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Four Last SongsAging and Creativity in Verdi, Strauss, Messiaen, and Britten$
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Linda Hutcheon and Michael Hutcheon

Print publication date: 2015

Print ISBN-13: 9780226255590

Published to Chicago Scholarship Online: January 2016

DOI: 10.7208/chicago/9780226255620.001.0001

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Benjamin Britten (1913–1976)

Benjamin Britten (1913–1976)

The Life Narratives of the Ever-Young “Working Composer”

Chapter:
(p.79) Chapter Six Benjamin Britten (1913–1976)
Source:
Four Last Songs
Author(s):

Linda Hutcheon

Michael Hutcheon

Publisher:
University of Chicago Press
DOI:10.7208/chicago/9780226255620.003.0006

Britten completed his last opera, Death in Venice (1973), just before cardiac surgery during which he suffered a stroke. Not yet 60, he underwent many of the changes associated with extended aging: dependency, physical impairment, the facing of his imminent demise. Known for his work ethic and professionalism, the prolific Britten completed only 9 independent works before his death 3 years later, but productivity is no measure of creativity: the last works stand as some of his best. Britten’s self-identification as a “working composer” underpinned one of the two life narratives that, this chapter argues, structured and gave meaning to his sense of himself. While he retained this narrative to the end, the other story of the self had to be abandoned with his sudden entry into older age: that of being ever youthful. Britten’s delight in the company of young boys, the topic of much gossip, is here seen as rooted in his own strong nostalgia for the innocence and spontaneity of youth. His two life narratives come together in that last opera, Death in Venice, the story of the homoerotic desire for a beautiful young boy experienced by an older artist in the throes of a creative crisis.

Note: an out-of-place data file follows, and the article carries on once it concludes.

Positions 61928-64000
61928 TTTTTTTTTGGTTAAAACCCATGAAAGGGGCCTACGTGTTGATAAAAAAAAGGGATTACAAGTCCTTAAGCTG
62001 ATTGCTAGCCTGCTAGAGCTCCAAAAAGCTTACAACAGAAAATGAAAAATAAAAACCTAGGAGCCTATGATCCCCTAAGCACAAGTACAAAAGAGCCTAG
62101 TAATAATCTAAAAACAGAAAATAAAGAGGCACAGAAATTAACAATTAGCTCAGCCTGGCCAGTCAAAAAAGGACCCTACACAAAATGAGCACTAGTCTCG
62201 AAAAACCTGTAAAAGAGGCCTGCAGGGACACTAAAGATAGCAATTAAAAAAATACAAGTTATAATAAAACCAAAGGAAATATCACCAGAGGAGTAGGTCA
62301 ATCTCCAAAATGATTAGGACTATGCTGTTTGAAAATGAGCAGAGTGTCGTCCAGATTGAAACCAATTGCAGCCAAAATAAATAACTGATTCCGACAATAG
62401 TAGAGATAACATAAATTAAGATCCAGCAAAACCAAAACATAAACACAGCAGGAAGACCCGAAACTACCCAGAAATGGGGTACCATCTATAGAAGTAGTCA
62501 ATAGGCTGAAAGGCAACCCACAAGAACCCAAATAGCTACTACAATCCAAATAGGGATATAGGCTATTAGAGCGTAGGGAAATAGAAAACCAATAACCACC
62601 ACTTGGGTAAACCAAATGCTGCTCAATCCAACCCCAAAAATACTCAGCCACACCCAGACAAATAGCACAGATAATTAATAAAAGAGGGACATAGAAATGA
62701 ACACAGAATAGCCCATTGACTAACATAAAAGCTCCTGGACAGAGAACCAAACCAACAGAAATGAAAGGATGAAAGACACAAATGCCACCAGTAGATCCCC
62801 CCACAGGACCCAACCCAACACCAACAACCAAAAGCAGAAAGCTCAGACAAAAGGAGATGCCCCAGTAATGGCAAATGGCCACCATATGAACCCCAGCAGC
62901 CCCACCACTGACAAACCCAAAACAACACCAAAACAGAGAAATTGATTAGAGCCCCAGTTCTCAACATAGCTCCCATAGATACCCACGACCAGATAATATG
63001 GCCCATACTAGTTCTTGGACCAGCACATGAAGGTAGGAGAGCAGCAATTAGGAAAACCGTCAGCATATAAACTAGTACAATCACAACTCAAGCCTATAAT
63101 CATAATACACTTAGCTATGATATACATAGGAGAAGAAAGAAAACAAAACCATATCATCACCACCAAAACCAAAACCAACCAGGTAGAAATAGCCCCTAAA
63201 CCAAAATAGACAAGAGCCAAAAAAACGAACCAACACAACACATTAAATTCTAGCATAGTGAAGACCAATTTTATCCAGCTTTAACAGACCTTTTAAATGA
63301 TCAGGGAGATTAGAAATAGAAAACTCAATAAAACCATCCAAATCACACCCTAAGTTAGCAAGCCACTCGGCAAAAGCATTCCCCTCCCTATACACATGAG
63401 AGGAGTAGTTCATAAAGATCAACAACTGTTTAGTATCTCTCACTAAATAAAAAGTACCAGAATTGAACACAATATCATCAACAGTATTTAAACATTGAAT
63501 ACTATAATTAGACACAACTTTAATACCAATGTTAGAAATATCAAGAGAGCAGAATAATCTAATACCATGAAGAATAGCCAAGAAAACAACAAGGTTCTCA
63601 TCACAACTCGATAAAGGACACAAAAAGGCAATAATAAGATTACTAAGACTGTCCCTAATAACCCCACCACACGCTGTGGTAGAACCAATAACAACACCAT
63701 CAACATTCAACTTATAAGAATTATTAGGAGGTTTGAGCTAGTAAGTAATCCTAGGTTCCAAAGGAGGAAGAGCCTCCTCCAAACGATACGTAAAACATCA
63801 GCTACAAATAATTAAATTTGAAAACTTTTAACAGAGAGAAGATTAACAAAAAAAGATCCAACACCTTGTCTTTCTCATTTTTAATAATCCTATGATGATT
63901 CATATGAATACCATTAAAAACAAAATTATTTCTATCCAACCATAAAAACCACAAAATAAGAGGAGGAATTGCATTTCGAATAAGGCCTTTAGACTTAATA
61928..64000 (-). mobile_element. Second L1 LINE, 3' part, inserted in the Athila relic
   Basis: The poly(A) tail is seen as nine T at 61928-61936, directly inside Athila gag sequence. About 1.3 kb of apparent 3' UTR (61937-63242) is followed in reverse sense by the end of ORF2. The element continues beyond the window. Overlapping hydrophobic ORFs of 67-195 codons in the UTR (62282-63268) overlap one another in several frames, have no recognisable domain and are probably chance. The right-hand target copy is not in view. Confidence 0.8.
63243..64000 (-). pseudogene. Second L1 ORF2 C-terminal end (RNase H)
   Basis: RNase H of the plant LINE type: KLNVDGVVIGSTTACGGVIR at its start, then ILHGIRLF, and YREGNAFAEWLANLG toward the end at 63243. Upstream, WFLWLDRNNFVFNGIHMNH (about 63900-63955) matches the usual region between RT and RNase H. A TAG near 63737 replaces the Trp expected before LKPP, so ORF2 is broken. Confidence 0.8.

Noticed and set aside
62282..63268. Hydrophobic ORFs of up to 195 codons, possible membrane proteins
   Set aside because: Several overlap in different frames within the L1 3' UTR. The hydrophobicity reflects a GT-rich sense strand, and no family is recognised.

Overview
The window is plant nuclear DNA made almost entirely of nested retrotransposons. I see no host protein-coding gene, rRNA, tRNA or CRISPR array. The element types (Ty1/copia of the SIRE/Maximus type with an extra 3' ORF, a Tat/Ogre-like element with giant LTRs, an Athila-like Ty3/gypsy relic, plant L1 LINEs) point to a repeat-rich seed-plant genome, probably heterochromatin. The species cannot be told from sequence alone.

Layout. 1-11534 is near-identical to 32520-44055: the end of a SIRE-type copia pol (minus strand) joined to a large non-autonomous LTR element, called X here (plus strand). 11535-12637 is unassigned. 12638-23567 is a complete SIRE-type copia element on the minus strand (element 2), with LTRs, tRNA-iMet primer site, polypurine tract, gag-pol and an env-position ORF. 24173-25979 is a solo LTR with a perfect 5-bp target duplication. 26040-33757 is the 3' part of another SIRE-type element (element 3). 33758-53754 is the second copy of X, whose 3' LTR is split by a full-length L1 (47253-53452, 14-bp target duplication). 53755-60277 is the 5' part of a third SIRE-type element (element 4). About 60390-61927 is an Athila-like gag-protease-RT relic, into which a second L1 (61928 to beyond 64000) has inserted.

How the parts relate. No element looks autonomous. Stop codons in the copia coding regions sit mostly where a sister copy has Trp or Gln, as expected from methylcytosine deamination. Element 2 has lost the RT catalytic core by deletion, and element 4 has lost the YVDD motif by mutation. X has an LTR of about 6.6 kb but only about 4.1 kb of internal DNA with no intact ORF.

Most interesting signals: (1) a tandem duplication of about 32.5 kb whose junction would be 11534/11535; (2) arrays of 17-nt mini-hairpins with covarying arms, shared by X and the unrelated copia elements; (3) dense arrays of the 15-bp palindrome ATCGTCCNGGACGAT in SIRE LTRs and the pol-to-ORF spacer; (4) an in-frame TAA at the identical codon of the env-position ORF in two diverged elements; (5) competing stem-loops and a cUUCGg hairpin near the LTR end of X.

Keywords:   Benjamin Britten, Death in Venice, life narrative, productivity, creativity, impairment

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